ECONOMICS 100B-7 (2-6-07) - Economics 100B Professor Steven...

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Economics 100B Professor Steven Wood 2/06/07 Lecture 7 ASUC Lecture Notes Online (formerly Black Lightning) is the only authorized note-taking service at UC Berkeley. Please do not share, copy or illegally distribute these notes. Our non-profit, student-run program depends on your individual subscription for its continued existence. These notes are copyrighted by the University of California and are for your personal use only. Sharing or copying these notes is illegal and could end note taking for this course ANNOUNCEMENTS The most recent statistics from the Department of Labor shows that non-farm payroll employment rose by 111,000 in January. The unemployment rate was essentially unchanged at 4.6%. In December it was 4.5%, so essentially unchanged means it ticked up a little bit. Job-growth occurred primarily in the service-providing industries (not surprising considering that makes up 70% of jobs). Manufacturing jobs slid yet again while construction increased. Total employment is now 137.3 million. In November 2006 we had an increase of 196,000 and 206,000 in December. Throughout 2006, the average increase was 187,000 per month making January’s numbers fairly unenthusiastic. LECTURE The Employment Situation In the short-run we can assume fixed capital and technology, and thus an increase in the labor-force should yield us more output according to our basic Solow Model. It’s important to remember however that we cannot read into a single month’s numbers to form an opinion. We generally want to look at 6 to 12 month trends. The problem with GDP analysis is that their numbers are only published quarterly. If our production function holds, however, our employment levels can tell us how much output we have. Beyond the Basic Solow Growth Model Basic Solow Growth Model 1) Y/N depends on v, n-dot, δ , and A 2) Changes in Y/N depend upon changes in v, n-dot, or A. These will alter our- steady-state point. y-dot at the steady state however will NOT change except when we have a change in n-dot. Assumptions in the Basic Model 1) Assumes that all countries have a similar level of technology, A. We know today that this is not true. 100 Years ago however, there was a lot less differentiation between countries in terms of technology. This seemed like a reasonable assumption 100 years ago. 2) Assume that all countries have similar labor force growth (n-dot), savings rates (v), and depreciation ( ). While we know that this is not true, there is generally not a big difference between countries. 3)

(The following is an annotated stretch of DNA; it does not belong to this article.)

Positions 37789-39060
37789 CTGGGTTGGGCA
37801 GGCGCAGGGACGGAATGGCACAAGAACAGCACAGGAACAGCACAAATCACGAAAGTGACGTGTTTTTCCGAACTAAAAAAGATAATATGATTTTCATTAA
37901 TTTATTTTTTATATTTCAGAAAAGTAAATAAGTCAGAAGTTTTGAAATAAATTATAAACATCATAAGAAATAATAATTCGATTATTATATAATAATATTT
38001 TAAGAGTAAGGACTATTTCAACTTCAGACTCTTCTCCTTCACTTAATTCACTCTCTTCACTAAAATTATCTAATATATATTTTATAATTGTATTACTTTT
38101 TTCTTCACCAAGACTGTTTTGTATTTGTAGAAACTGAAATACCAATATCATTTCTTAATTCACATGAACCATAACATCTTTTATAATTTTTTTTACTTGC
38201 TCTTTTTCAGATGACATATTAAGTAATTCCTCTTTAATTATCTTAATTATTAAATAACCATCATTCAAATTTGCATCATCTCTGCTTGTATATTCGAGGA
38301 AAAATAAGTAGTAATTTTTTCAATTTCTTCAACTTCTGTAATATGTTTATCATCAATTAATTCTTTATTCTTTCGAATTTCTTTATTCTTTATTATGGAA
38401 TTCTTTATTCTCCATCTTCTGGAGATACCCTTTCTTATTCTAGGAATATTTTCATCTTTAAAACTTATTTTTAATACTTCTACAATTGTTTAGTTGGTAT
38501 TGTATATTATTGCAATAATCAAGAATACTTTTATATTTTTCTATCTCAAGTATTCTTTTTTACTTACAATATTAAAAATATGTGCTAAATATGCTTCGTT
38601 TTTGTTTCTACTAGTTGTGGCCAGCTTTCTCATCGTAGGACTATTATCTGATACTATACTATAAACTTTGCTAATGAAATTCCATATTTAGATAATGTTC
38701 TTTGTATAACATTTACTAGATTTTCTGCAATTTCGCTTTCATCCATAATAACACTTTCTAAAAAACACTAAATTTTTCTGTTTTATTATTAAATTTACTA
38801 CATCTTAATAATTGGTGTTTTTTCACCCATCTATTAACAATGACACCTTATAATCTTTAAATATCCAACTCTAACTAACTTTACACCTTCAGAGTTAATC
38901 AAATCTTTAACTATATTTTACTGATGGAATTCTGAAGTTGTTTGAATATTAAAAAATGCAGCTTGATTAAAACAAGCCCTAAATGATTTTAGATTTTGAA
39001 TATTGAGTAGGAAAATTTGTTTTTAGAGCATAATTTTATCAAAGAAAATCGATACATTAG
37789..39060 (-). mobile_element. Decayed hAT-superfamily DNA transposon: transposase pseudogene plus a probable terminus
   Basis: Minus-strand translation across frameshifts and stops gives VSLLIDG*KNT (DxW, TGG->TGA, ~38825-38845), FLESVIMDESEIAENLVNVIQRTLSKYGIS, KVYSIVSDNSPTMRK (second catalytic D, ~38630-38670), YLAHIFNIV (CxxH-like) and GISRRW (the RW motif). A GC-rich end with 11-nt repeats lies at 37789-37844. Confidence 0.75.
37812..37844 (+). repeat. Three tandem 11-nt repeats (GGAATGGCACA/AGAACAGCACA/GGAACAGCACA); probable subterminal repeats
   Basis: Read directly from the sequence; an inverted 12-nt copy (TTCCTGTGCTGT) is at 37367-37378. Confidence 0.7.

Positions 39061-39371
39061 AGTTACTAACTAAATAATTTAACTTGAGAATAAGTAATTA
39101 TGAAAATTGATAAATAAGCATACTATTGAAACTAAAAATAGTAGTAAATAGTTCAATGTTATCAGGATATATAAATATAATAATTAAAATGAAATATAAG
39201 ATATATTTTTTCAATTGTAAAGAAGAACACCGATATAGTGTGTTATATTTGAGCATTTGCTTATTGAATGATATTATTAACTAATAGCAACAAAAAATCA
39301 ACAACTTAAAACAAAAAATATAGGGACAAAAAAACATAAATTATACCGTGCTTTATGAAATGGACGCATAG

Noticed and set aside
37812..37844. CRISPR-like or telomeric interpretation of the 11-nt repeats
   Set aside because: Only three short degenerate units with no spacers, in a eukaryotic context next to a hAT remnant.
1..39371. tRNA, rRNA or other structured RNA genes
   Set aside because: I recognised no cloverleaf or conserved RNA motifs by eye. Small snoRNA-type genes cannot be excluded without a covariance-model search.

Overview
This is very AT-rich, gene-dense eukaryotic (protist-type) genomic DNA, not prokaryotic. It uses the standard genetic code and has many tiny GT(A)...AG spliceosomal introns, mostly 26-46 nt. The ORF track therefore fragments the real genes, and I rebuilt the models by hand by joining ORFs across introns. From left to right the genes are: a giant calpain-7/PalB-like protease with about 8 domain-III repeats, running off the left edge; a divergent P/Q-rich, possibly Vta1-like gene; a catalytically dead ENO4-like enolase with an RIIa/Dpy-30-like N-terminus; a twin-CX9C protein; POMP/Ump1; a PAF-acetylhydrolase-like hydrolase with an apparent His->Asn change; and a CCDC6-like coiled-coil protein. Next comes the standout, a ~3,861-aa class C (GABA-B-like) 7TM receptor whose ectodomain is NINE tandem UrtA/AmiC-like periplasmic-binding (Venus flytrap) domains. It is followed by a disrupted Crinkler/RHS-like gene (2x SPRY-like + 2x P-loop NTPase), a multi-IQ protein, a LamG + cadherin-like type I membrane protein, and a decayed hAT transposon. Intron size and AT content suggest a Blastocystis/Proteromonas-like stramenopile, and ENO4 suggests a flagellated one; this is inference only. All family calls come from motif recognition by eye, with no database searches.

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This note was uploaded on 09/20/2009 for the course ECON ECON taught by Professor Shomali during the Spring '04 term at University of California, Berkeley.

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ECONOMICS 100B-7 (2-6-07) - Economics 100B Professor Steven...

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